The Politics of Genocide and over 2 million other books are available for Amazon Kindle . Learn more


or
Sign in to turn on 1-Click ordering.
Trade in Yours
For a 0.14 Gift Card
Trade in
More Buying Choices
Have one to sell? Sell yours here
Sorry, this item is not available in
Image not available for
Colour:
Image not available

 
Start reading The Politics of Genocide on your Kindle in under a minute.

Don't have a Kindle? Get your Kindle here, or download a FREE Kindle Reading App.

The Politics of Genocide [Paperback]

Edward S. Herman , David Peterson
5.0 out of 5 stars  See all reviews (2 customer reviews)
RRP: 10.95
Price: 10.93 & FREE Delivery in the UK. Details
You Save: 0.02
o o o o o o o o o o o o o o o o o o o o o o o o o o o o o o o o o o o o o o o o o o o o o o o o o o o o o o o o o o o o o o o o
Usually dispatched within 6 to 11 days.
Dispatched from and sold by Amazon. Gift-wrap available.

Formats

Amazon Price New from Used from
Kindle Edition 3.70  
Hardcover 38.00  
Paperback 10.93  
Trade In this Item for up to 0.14
Trade in The Politics of Genocide for an Amazon Gift Card of up to 0.14, which you can then spend on millions of items across the site. Trade-in values may vary (terms apply). Learn more

Book Description

25 May 2010
In this impressive book, Edward S. Herman and David Peterson examine the uses and abuses of the word "genocide." They argue persuasively that the label is highly politicized and that in the United States it is used by the government, journalists, and academics to brand as evil those nations and political movements that in one way or another interfere with the imperial interests of U.S. capitalism. Thus the word "genocide" is seldom applied when the perpetrators are U.S. allies (or even the United States itself), while it is used almost indiscriminately when murders are committed or are alleged to have been committed by enemies of the United States and U.S. business interests. One set of rules applies to cases such as U.S. aggression in Vietnam, Israeli oppression of Palestinians, Indonesian slaughter of so-called communists and the people of East Timor, U.S. bombings in Serbia and Kosovo, the U.S. war of "liberation" in Iraq, and mass murders committed by U.S. allies in Rwanda and the Republic of Congo. Another set applies to cases such as Serbian aggression in Kosovo and Bosnia, killings carried out by U.S. enemies in Rwanda and Darfur, Saddam Hussein, any and all actions by Iran, and a host of others.With its careful and voluminous documentation, close reading of the U.S. media and political and scholarly writing on the subject, and clear and incisive charts, The Politics of Genocide is both a damning condemnation and stunning expose of a deeply rooted and effective system of propaganda aimed at deceiving the population while promoting the expansion of a cruel and heartless imperial system.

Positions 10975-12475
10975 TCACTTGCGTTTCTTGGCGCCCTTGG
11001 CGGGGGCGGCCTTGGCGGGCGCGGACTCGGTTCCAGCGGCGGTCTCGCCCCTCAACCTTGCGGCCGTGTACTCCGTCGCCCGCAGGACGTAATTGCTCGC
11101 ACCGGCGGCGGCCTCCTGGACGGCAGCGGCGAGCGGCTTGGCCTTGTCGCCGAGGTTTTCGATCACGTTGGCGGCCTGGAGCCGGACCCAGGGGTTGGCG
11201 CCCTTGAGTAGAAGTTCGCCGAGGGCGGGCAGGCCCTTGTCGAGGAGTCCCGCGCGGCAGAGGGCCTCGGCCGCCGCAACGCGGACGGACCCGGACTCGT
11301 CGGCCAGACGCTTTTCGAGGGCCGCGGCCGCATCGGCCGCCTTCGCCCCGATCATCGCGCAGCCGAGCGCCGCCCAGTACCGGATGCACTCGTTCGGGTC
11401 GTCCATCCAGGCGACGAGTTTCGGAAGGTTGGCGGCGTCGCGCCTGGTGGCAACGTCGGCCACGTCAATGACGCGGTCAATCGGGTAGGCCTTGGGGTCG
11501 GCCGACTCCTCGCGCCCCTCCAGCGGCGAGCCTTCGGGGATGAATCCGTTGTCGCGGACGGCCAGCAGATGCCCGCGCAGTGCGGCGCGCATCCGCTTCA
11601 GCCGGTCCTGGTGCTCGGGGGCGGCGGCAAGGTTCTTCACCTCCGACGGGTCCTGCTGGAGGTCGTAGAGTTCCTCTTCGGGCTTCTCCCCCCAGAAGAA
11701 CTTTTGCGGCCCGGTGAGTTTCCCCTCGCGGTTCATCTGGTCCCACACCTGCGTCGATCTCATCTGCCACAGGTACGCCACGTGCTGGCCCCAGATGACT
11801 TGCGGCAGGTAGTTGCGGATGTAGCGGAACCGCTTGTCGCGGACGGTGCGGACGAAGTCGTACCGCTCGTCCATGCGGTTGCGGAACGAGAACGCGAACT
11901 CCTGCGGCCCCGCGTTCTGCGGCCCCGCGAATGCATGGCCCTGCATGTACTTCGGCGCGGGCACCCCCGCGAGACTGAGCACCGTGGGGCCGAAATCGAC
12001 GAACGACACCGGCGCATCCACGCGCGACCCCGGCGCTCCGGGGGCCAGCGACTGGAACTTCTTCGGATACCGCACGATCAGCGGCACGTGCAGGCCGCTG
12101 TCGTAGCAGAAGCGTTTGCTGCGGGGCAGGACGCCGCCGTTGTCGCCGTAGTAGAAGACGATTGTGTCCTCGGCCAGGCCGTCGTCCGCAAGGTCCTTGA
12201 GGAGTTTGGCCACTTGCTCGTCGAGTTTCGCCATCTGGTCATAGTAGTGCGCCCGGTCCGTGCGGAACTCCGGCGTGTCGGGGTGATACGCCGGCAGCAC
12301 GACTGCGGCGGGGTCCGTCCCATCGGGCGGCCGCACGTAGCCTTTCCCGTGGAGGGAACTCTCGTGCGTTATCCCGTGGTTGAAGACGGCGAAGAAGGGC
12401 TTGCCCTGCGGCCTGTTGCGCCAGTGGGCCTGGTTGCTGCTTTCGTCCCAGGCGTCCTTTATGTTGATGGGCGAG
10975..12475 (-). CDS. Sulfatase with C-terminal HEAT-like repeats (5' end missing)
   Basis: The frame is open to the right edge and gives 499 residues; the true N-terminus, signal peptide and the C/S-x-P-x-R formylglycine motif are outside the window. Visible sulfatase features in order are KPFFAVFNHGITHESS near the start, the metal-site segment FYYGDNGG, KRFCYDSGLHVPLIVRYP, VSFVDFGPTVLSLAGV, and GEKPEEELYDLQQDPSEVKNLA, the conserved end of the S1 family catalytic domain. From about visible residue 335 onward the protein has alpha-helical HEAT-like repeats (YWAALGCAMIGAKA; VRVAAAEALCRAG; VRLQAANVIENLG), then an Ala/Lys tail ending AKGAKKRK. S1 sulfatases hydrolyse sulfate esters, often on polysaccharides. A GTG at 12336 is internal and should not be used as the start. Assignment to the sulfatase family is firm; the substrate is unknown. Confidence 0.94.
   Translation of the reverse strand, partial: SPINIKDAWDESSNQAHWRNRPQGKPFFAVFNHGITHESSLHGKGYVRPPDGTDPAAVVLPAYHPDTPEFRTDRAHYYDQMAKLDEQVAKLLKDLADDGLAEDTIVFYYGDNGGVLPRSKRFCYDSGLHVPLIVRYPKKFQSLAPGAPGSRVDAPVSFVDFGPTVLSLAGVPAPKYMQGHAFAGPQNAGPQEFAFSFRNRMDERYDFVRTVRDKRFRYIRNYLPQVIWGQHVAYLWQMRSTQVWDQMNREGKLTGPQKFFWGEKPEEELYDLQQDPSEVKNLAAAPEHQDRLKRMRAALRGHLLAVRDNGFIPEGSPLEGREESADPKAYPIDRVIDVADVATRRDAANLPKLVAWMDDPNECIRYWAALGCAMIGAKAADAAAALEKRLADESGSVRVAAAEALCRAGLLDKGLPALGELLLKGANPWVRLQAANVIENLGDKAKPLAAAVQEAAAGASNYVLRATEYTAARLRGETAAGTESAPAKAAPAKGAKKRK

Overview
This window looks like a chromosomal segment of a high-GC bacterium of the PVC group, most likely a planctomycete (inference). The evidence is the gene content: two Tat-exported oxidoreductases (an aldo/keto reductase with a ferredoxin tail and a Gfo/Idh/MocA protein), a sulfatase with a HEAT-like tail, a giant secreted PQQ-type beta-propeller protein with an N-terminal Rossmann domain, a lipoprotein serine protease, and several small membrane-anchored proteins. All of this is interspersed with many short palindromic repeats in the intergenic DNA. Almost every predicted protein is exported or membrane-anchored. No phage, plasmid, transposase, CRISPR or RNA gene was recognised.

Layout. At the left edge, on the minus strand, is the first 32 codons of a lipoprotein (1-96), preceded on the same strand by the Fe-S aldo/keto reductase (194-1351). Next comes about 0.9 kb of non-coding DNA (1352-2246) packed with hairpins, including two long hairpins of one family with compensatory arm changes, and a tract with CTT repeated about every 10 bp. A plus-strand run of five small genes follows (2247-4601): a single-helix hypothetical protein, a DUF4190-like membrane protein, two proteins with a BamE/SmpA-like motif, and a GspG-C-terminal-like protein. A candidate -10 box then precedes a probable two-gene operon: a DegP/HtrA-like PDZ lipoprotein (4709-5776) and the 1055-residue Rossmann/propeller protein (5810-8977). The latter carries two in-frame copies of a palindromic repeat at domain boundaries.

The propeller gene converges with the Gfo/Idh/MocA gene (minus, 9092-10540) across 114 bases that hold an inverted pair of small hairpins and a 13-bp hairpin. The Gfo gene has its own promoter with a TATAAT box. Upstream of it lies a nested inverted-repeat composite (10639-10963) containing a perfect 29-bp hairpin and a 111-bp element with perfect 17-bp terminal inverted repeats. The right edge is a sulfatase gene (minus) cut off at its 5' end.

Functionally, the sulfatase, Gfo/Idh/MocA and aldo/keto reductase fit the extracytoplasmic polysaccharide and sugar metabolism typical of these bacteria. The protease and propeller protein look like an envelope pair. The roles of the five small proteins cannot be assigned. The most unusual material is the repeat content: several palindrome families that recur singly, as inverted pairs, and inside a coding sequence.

Frequently Bought Together

The Politics of Genocide + Genocide: A Comprehensive Introduction
Price For Both: 38.82

One of these items is dispatched sooner than the other.

Buy the selected items together


Product details

  • Paperback: 128 pages
  • Publisher: Monthly Review Press,U.S. (25 May 2010)
  • Language: English
  • ISBN-10: 1583672125
  • ISBN-13: 978-1583672129
  • Product Dimensions: 21 x 13.9 x 1.1 cm
  • Average Customer Review: 5.0 out of 5 stars  See all reviews (2 customer reviews)
  • Amazon Bestsellers Rank: 282,232 in Books (See Top 100 in Books)

More About the Author

Discover books, learn about writers, and more.

What Other Items Do Customers Buy After Viewing This Item?


Customer Reviews

4 star
0
3 star
0
2 star
0
1 star
0
5.0 out of 5 stars
5.0 out of 5 stars
Most Helpful Customer Reviews
12 of 14 people found the following review helpful
Format:Paperback|Verified Purchase
Edward Herman and David Peterson have written a superb study of the uses of the term `genocide'. Herman is Professor Emeritus of Finance at the University of Pennsylvania and Peterson is a journalist and researcher.